By Akpobor Jirhue Abuja
Media reports at the weekend confirmed the take over of the assets of Integrated Energy Distribution and Marketing (IEDM) Limited, the core investor of Ibadan Electricity Distribution Company, (IBEDC) by the Asset Management Corporation of Nigeria (AMCON).
The take over which seems to have become a trend in the industry is third coming on the heels of similar fate on Abuja Electricity Distribution Company, (AEDC), and Yola Electricity Distribution Company, (Yola Disco).
United Bank for Africa (UBA) Plc in December 2021 got approval of the federal government and the Nigerian Electricity Regulatory Commission (NERC) to take charge of the assets of AEDC due to the majority shareholder/core investor KANN Utility Company Limited (KANN) to meet its lenders’ obligation.
As usual the initial change of mandate in AEDC which was announced by the Minister of Power, Abubakar Aliyu, was said to have been quoted out of context, as media earlier reported the incident with headline like, “President Muhammadu Buhari approved sack of AEDC management over the strike by the Nigerian Union of Electricity Employees (NUEE).” Industry watchers were left wondering what the rules of the regulatory body, NERC have become if Mr President takes such action, this as well might have highlighted the implications to prospective investors.
Clarifying the federal government’s role, Aliyu said the electricity distribution company had been faced with operational challenges arising from a dispute between KANN Consortium, a core investor with 60 percent equity in AEDC, and UBA which lent the fund for the acquisition of the majority shareholding of the disco.
A joint statement by Sanusi Garba, NERC chairman, and Alex Okoh, BPE director-general, said the decision to fire the management of the AEDC was taken by United Bank for Africa (UBA) Plc and approved by the government as the regulator.
While the dust generated by the unfortunate transition of ownership of AEDC was yet to settle, IBEDC has come under same fate. The common denominator of both situations is financial crisis. The question that readily comes to mind here is, “What is the financial viability of the core investors who took over the DisCos in 2013? If they are financially weak as it’s becoming evident how safe is the Nigeria Electricity Supply Industry (NESI) bearing in mind that the DisCos collect funds on behalf of the other operators?”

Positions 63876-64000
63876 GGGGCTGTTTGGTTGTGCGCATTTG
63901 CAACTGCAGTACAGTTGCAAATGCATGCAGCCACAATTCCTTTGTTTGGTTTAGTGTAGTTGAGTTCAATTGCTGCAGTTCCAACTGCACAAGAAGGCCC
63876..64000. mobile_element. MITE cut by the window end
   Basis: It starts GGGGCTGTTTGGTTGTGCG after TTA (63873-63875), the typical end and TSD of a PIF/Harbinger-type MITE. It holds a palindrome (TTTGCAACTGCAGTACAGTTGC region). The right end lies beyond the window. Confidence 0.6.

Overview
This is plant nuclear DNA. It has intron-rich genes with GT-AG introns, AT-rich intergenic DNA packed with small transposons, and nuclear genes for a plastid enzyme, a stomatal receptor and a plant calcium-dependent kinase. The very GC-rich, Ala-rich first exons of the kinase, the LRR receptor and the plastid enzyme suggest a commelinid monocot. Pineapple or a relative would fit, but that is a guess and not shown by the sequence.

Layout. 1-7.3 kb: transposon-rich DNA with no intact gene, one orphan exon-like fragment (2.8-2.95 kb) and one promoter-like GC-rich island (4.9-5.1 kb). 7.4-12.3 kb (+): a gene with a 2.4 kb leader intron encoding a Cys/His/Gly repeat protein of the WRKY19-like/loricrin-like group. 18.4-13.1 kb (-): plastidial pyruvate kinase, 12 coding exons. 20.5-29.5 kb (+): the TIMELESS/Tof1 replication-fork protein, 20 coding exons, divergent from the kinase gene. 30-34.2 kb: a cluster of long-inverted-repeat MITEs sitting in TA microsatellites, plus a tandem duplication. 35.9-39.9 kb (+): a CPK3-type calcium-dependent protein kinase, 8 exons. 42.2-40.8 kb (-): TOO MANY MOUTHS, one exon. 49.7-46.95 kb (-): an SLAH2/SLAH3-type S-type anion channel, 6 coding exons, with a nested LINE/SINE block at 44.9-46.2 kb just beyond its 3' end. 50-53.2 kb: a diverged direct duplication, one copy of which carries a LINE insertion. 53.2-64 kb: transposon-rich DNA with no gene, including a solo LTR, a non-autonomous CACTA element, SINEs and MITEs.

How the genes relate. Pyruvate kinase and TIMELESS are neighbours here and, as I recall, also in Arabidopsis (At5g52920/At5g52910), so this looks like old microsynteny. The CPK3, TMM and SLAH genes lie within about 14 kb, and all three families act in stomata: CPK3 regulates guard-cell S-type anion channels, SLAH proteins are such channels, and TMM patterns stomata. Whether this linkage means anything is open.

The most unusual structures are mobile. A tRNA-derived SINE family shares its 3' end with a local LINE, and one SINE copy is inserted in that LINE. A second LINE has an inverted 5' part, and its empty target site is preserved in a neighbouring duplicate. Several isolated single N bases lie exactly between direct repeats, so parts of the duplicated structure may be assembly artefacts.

Unheeded NERC’s Earlier Warning
Prior to the latest development, NERC had in July 2019 threatened to withdraw the licences of eight DisCos over breaches of some provisions of the Electric Power Sector Reform Act.
NERC anchored the unfilled threat on three main fundamental reasons, namely the breach of provisions of the Electric Power Sector Reform Act (ESPRA), terms and conditions of their respective distribution licences and the Remittance Order of the year 2019.
The eight power firms include Abuja, Benin, Enugu, Ikeja, Kaduna, Kano, Port Harcourt and Yola Electricity Distribution Companies.
Details of the notice posted on NERC’s website, the power sector regulator said it intended to cancel licences issued to the eight DisCos in pursuant to Section 74 of the EPSR Act.
Under the Power Sector Recovery Plan (PSRP), DisCos are liable to relevant penalties/sanctions for failure to meet the minimum remittances requirement in any payment cycle in line with the provisions of its respective contracts with NBET, Market operator (MO) and provisions of the Market Rules.
For the purpose of clarification, NERC said the remittances of the 8 DisCos to Nigerian Bulk Electricity Trading (NBET) in July 2019 billing cycle showed failure to meet the expected minimum remittance thresholds. Basically, the commission’s notice showed that all the listed DisCos failed to meet the expected minimum remittance in July.
Further analysis shows that three other DisCos remitted 10% during the period while the highest remittance was 40%, as they all fell short of the expected minimum remittance stipulated by NERC.
Although, NERC did not carry out it’s proposed threat the industry seems not to have recovered from the highlighted financial crisis. This can be seen from the fact that ownership of two of the listed DisCos have been forcefully transferred within two months. The hope of the other scaling through the year without falling into similar crisis remains uncertain.
IEDM twice loser
The loss of IBEDC to AMCON may be seen as unfortunate incident for an investor, and worse off for Integrated Energy Distribution and Marketing (IEDM) Limited, the core investor of Ibadan Electricity Distribution Company (IBEDC) having earlier lost ownership of Yola Disco.
Recall that Yola Disco was successfully privatised, and the company handed over on November 1, 2013 to the core investor- Integrated Energy and Distribution Marketing Company (IEDM).
However, IEDM declared a force majeure in 2015, citing security concerns in the Northeast region. The Federal Government was compelled to re-posses the company, while the Bureau of Public enterprises (BPE) made provision for the refund of the acquisition fund (US $80.68million) paid by the core investor.
Unfortunately whether the BPE was able to refund the said money remiains unclear as both parties have refused to disclose the details.
Meanwhile, speculators are wondering why IEDM failed to use the refund from Yola DisCo to settle the IBEDC financial crisis bearing in mind the prospect of the company.
What is certain for now is that more crisis may hit the NESI as the core investors who took charge of the DisCos continue to fail to keep their promises with both regulators and lenders. The only unanswered question is, after Abuja and Ibadan DisCos who’s turn is next?